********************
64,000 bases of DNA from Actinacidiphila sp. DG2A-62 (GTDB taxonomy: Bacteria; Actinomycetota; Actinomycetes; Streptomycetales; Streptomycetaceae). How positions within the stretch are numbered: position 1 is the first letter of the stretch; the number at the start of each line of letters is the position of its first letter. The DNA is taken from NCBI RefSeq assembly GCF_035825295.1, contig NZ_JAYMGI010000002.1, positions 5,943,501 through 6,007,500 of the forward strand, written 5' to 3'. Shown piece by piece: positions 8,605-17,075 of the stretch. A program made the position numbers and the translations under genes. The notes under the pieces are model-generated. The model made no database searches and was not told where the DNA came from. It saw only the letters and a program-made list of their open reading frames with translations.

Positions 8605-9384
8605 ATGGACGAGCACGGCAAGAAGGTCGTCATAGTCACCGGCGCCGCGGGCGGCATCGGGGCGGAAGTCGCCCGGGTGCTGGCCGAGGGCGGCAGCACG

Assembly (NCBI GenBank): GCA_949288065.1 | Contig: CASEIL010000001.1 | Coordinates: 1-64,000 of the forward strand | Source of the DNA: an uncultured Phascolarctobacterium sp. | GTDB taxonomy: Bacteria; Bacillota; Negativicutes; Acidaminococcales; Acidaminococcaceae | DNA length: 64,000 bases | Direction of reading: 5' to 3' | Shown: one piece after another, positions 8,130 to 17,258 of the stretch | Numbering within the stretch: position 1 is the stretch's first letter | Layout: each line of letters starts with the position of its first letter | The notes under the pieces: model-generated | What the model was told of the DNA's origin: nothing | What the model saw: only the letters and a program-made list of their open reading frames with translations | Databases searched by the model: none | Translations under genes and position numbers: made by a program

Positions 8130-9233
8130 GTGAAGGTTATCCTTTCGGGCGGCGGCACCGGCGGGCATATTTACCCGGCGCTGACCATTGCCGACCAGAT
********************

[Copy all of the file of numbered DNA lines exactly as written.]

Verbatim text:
64,000 bases of DNA from Actinacidiphila sp. DG2A-62 (GTDB taxonomy: Bacteria; Actinomycetota; Actinomycetes; Streptomycetales; Streptomycetaceae). How positions within the stretch are numbered: position 1 is the first letter of the stretch; the number at the start of each line of letters is the position of its first letter. The DNA is taken from NCBI RefSeq assembly GCF_035825295.1, contig NZ_JAYMGI010000002.1, positions 5,943,501 through 6,007,500 of the forward strand, written 5' to 3'. Shown piece by piece: positions 8,605-17,075 of the stretch. A program made the position numbers and the translations under genes. The notes under the pieces are model-generated. The model made no database searches and was not told where the DNA came from. It saw only the letters and a program-made list of their open reading frames with translations.

Positions 8605-9384
8605 ATGGACGAGCACGGCAAGAAGGTCGTCATAGTCACCGGCGCCGCGGGCGGCATCGGGGCGGAAGTCGCCCGGGTGCTGGCCGAGGGCGGCAGCACG

Assembly (NCBI GenBank): GCA_949288065.1 | Contig: CASEIL010000001.1 | Coordinates: 1-64,000 of the forward strand | Source of the DNA: an uncultured Phascolarctobacterium sp. | GTDB taxonomy: Bacteria; Bacillota; Negativicutes; Acidaminococcales; Acidaminococcaceae | DNA length: 64,000 bases | Direction of reading: 5' to 3' | Shown: one piece after another, positions 8,130 to 17,258 of the stretch | Numbering within the stretch: position 1 is the stretch's first letter | Layout: each line of letters starts with the position of its first letter | The notes under the pieces: model-generated | What the model was told of the DNA's origin: nothing | What the model saw: only the letters and a program-made list of their open reading frames with translations | Databases searched by the model: none | Translations under genes and position numbers: made by a program

Positions 8130-9233
8130 GTGAAGGTTATCCTTTCGGGCGGCGGCACCGGCGGGCATATTTACCCGGCGCTGACCATTGCCGACCAGAT